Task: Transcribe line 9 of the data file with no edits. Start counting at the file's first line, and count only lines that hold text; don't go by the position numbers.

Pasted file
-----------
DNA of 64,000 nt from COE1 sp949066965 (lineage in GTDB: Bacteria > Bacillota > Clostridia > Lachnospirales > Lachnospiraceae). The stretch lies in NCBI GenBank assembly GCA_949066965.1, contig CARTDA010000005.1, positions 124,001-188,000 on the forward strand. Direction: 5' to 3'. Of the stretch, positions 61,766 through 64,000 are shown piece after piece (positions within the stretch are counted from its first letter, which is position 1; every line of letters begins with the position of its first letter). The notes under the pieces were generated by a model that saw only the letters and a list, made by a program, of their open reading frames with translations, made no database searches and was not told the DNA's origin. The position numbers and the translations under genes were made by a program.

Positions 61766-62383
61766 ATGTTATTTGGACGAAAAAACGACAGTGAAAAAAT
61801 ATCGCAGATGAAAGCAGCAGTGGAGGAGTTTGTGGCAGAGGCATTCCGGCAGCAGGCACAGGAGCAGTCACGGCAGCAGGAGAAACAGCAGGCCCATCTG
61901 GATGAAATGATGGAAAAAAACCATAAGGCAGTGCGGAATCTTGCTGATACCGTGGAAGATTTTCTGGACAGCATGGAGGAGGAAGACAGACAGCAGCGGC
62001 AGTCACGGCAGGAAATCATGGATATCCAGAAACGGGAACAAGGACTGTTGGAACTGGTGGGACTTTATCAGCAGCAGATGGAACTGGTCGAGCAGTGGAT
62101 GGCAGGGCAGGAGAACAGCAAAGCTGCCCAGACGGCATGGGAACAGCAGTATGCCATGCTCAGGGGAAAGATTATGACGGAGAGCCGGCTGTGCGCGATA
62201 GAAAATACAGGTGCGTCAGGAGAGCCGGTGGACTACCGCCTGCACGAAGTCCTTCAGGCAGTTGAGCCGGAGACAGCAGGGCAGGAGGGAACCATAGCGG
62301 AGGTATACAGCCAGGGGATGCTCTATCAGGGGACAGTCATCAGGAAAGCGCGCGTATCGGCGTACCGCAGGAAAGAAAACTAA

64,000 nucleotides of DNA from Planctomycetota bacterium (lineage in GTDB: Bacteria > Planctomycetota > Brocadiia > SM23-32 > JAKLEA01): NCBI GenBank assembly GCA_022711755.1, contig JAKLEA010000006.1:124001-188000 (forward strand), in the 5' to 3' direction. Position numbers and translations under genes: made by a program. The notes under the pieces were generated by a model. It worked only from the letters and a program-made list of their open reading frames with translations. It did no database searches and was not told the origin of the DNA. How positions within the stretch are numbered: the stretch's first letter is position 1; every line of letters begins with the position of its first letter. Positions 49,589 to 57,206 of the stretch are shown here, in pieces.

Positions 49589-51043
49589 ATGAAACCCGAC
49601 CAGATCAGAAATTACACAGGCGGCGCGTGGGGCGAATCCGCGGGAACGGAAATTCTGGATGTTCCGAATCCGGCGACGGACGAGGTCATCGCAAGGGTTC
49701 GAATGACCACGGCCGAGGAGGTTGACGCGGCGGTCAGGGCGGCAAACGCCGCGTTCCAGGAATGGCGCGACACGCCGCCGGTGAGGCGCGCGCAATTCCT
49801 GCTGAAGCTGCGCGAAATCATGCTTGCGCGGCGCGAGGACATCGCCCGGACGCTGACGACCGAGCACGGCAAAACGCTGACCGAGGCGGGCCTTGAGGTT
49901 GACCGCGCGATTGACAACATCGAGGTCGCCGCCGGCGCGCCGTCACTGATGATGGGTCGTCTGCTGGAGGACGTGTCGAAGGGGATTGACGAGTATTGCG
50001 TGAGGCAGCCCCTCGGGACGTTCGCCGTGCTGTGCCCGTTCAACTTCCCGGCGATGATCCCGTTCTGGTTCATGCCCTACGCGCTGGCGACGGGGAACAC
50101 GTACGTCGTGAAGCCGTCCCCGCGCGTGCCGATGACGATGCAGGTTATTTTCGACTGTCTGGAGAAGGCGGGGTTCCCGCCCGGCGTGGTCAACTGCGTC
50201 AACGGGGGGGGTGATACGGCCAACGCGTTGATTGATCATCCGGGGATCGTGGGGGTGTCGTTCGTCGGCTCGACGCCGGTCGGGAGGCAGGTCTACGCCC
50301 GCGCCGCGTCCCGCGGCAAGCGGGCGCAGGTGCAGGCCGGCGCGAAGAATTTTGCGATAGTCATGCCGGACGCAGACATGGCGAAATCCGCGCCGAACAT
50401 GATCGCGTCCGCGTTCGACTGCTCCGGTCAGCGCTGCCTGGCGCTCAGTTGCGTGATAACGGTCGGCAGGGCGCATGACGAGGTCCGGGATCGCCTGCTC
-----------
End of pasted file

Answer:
62301 AGGTATACAGCCAGGGGATGCTCTATCAGGGGACAGTCATCAGGAAAGCGCGCGTATCGGCGTACCGCAGGAAAGAAAACTAA